Pegasus spyware used to hack U.S. diplomats working abroad.
Cataloging Kamala Harrisâ lax approach to tech regulation. âNo politician owes as much to Silicon Valley as Kamala Harris,â reports Insider. My colleagues report that the Veep is shy about tech personally: preferring wired headphones over wireless, and texting over email, for security reasons.
Cheat sheet: What G-7 antitrust enforcers are doing to monitor and enforce against Big Tech.
The rise of micro venture capital firms
Global voices: Last weekâs Global Insider podcast guest Marietje Schaake is launching with Francis Fukuyama a campaign to elevate voices from emerging countries in tech debates, starting with a call for papers on tech impacts and responses in said countries.
Green, Digital and Competitive Index: The Lisbon Council think tank rates Ireland No. 1 in this European ranking of how well small- and medium-sized business are making a âtwin transitionâ to be more digital and greener, without losing competitiveness.
SAUDI ARABIA â FIRST KHASHOGGI MURDER ARREST: WaPoâs Rick Noack and Sarah Dadouch report in Paris. âThe detention marks the first international arrest for the grisly murder that made Saudi Arabia a global pariah for years.â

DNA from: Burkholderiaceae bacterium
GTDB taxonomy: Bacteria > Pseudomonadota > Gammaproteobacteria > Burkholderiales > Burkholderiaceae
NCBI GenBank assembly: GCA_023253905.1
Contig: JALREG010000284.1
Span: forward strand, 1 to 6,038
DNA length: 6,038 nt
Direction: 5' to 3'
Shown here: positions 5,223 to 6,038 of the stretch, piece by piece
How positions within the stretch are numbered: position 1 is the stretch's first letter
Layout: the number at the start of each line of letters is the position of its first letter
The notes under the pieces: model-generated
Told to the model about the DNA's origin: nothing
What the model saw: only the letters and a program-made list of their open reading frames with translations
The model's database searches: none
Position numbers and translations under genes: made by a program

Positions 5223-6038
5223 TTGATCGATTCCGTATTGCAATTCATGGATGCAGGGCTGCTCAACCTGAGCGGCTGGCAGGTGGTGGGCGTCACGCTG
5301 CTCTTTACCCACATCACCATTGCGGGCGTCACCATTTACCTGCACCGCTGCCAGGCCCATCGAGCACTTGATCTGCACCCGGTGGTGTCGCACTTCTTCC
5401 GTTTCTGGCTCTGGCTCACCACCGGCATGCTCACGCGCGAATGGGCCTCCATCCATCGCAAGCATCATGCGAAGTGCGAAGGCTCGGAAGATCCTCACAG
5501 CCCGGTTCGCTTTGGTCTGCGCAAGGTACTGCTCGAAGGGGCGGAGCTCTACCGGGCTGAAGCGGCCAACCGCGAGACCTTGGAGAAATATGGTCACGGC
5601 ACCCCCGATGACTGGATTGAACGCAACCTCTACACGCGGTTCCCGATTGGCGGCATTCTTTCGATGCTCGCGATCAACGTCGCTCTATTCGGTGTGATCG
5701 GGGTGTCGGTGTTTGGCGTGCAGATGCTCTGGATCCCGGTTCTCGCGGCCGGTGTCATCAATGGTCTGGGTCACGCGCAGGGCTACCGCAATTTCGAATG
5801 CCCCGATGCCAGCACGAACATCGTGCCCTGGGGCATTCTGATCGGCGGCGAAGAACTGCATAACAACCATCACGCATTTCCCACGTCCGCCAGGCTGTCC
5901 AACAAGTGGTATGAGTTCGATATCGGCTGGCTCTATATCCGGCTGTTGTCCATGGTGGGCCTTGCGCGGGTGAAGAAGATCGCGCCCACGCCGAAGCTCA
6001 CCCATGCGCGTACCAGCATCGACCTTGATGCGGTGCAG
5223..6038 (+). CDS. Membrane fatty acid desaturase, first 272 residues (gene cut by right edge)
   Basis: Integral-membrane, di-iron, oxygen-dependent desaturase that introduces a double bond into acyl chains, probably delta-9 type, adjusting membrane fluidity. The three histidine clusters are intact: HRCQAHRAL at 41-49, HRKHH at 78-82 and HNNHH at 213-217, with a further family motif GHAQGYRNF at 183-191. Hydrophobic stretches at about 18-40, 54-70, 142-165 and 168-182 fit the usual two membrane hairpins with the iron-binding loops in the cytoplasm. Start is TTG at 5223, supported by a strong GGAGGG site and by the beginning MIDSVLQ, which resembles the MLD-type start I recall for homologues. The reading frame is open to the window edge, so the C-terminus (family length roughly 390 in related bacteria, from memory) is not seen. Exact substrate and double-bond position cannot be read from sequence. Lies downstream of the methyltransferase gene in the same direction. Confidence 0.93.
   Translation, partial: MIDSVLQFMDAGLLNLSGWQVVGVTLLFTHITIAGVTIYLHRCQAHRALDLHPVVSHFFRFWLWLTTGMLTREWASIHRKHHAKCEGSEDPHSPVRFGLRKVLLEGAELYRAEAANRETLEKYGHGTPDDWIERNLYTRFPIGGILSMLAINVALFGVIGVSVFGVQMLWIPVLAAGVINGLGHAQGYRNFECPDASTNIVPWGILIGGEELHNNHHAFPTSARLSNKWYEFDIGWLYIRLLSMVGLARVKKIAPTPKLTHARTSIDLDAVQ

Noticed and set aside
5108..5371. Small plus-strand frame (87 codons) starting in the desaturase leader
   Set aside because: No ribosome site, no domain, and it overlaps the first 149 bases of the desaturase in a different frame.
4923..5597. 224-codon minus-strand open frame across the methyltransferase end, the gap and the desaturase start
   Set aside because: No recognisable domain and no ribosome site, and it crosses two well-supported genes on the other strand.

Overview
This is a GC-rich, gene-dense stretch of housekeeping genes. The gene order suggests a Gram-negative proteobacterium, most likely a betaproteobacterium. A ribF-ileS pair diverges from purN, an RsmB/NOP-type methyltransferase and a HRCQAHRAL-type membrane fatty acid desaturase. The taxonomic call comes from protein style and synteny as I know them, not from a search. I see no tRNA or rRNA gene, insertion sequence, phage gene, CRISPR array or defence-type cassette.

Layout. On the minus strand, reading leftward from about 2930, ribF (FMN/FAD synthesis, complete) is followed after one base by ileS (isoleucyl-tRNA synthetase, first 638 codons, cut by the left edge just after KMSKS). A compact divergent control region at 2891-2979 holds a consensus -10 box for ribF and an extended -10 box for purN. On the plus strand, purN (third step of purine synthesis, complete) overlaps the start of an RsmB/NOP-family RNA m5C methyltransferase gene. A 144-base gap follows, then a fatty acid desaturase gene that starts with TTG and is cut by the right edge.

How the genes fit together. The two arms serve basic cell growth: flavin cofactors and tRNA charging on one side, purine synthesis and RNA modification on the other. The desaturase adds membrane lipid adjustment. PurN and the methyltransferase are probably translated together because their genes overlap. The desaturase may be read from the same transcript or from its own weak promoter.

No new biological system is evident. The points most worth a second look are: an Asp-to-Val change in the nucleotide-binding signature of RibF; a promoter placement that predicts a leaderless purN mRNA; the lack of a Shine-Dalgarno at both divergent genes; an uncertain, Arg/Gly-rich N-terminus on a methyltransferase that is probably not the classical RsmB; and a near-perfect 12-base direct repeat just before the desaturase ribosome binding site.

JOIN GLOBAL INSIDER THURSDAY: The French Embassy will welcome director, producer and television presenter Serge Bromberg to perform a âcine-concertâ featuring rediscovered movies with Josephine Baker and by the original master of cinema and special effects, Georges MÃ©liÃ¨s. Iâll interview Bromberg about how his company unearthed â with the help of the U.S. Library of Congress â the largest known collection of MÃ©liÃ¨s films, previously thought to have been destroyed. Join the livestream at 6 p.m. on the Embassyâs Facebook, YouTube and Twitter, or via @politicoryan.